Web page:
Continuing the tradition of stimulating the senses through power, while adding a delicate touch
For those audiophiles who seek transient speed, sharp contrast, extreme analytical capability, refreshing sound quality, lean upper low frequencies, transparency at all frequencies, an outstanding ability to convey energy, astonishing control, an overwhelming sense of three dimensionality, pinpoint positioning and first-class focus, Cello products from the by-gone era were the ideal. In fact, my own opinion is that if these attributes are those that you quest for, there was no substitute for Cello.
For some time there have been rumors that the Cello factory had been shut down, employees had been dismissed and gone their separate ways, and that there would be no further products bearing the Cello brand name in the market. These rumors were almost impossible to believe. How could a brand, with such a long and glorious past, disappear without a trace?
The fact of the matter is that the brand does survive, through the individual perseverance of Jim McCullough. Under his leadership, Cello has been resurrected and is once again pursuing the goal of creating products that strive to be the best available. The introduction of the Rhapsody, a 200w/ch stereo AB-mode amplifier, is the first pleasant surprise delivered by Jim to the fans of Cello. Listening to the 15th track on the Manger Test Disc, featuring the O-Zone Percussion Group, I had the absolutely perfect experience of hearing both the power and the delicacy of the sound of drums. There was an excitement of both the body and soul. I could immediately sense that the Rhapsody was illuminating the complexity of the drums, and that the upper harmonics were clear and transparent. By this virtue alone, the Rhapsody eclipses all previous Cello products. It matters not whether there is a single violin or piano playing, or an entire orchestra, the position of every instrument is precisely rendered, along with all the complex harmonic structure of each instrument's sound. Delicacy and continuity are virtually perfect, and the sound quality is clean and fresh, displaying a superior character.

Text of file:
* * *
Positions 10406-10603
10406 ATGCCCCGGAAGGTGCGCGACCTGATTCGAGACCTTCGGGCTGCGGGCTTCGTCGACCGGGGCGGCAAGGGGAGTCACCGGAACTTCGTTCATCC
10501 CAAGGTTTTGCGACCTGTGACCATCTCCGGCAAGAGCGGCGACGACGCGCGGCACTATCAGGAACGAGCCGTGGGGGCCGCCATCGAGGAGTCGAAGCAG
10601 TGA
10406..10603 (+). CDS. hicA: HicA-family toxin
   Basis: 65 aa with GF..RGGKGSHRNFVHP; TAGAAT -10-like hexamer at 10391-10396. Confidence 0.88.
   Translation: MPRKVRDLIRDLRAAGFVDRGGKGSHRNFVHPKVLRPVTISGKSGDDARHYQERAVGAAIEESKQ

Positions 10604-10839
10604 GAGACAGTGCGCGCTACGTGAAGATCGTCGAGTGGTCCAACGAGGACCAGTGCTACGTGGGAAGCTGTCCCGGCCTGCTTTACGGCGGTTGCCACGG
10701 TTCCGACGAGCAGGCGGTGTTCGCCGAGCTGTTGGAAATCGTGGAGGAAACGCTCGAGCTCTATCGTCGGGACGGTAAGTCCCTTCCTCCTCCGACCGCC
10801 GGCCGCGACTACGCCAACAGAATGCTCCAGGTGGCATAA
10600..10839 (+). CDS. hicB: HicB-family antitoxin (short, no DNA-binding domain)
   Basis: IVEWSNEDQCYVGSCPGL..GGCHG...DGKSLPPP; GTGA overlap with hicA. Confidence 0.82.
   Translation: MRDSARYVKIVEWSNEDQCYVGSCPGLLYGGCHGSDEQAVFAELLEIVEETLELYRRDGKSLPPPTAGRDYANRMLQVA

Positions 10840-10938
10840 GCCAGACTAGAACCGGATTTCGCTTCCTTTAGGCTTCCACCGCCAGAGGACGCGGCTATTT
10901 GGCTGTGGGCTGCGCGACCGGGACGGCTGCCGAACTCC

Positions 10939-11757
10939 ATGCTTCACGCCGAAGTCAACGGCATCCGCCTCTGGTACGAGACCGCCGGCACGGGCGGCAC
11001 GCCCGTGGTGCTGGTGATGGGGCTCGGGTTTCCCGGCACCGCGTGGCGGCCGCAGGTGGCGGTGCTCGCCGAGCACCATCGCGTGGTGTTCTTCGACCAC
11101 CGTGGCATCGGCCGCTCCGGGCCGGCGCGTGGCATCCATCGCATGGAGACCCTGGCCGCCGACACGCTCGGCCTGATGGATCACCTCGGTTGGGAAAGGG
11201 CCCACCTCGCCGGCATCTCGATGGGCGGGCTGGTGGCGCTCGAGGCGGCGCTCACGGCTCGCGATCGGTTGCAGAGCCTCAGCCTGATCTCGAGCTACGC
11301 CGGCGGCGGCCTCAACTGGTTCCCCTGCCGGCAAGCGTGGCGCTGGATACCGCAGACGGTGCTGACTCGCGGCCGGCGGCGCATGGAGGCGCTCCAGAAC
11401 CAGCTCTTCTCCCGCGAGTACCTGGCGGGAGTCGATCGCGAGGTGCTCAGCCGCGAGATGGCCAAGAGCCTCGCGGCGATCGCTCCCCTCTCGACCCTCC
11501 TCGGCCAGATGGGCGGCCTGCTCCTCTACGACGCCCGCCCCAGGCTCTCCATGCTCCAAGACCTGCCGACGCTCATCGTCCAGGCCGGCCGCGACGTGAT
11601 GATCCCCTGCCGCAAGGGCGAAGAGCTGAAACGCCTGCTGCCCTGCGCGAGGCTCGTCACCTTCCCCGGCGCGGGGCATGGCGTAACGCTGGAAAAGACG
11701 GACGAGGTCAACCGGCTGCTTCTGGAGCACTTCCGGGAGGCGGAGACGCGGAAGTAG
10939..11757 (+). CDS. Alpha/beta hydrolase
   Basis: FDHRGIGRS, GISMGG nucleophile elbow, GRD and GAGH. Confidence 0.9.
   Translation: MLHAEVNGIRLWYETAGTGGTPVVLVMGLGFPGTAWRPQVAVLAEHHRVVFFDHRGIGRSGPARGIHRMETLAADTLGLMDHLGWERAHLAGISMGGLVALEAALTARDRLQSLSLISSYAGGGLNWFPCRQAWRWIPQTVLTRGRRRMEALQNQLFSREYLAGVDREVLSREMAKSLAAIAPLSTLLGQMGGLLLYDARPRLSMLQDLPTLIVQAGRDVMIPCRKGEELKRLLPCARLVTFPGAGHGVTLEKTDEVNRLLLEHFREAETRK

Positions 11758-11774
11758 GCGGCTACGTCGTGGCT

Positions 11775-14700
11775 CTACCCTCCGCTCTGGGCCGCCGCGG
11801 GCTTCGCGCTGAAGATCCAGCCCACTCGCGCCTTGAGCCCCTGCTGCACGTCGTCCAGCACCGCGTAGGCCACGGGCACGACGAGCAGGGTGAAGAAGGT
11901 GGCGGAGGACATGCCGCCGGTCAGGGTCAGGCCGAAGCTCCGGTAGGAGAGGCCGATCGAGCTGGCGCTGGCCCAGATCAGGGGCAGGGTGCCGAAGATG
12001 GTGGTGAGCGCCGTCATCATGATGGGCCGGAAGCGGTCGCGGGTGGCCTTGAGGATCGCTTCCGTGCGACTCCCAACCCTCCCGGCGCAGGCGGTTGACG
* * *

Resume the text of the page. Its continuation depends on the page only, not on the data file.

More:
Swift changes and sharp contrasts were characteristics of the previous Cello amplifiers. When reproducing electronic music or percussion recordings, they were quite satisfying. However, when attempting to recreate recordings which contained delicate textures, they were significantly less satisfying, coming across as mechanical. They were able to produce much bombast but precious little subtlety. It is obvious that this new Rhapsody design builds upon the strengths of the products that have gone before, while adding an emotional responsiveness previously missing.
When listening to the tracks Jazz Variants (from the aforementioned Manger CD), Take Five (from the Dave Brubeck Quartet's Time Out SACD), Drumset (from the High-End Audiophile Test SACD), and Mating Dance (from Wilson Audio's Ultimate Reference CD), in addition to the power of the percussive effects, I was astonished by the nuances evoked by the Rhapsody, which conveyed the emotion of the performances at a much deeper level. The Rhapsody is certainly muscular, but it has the disarming virtue of simultaneously being delicate.
Referring to the Rhapsody as a more subtle amplifier, I must mention its outstanding performance in reproducing voices and stringed instruments. I have no idea how Cello fans, especially those who prize the brand for its powerful capabilities, will react to my opinion that it displays refined sensibility. I can only tell you that I was definitely moved emotionally by this breakthrough in performance achieved by the Rhapsody. The combination of assured confidence, speed, grace, precision, and its first class ability to distinguish the component parts of a performance in a way that more clearly reveals the whole, is truly outstanding.
I think that when most people take a look at the components that make up the power supply, and see the 200 watt per channel rating of the Rhapsody, they will naturally conclude that there must be a limit to the amplifier's continuous output capability. However, after being subjected to the continuous explosive tests we put it through, I can report with confidence that the Rhapsody has a limitless source of power. After enduring the requirement of delivering extraordinarily high sound pressure levels in an unusually large room, the Rhapsody remained unfazed, delivering a perfectly controlled performance with no disturbance to the sound field, with every instrument within that field solidly and clearly placed. It seemed that the more difficult the task presented, the better the amplifier performed.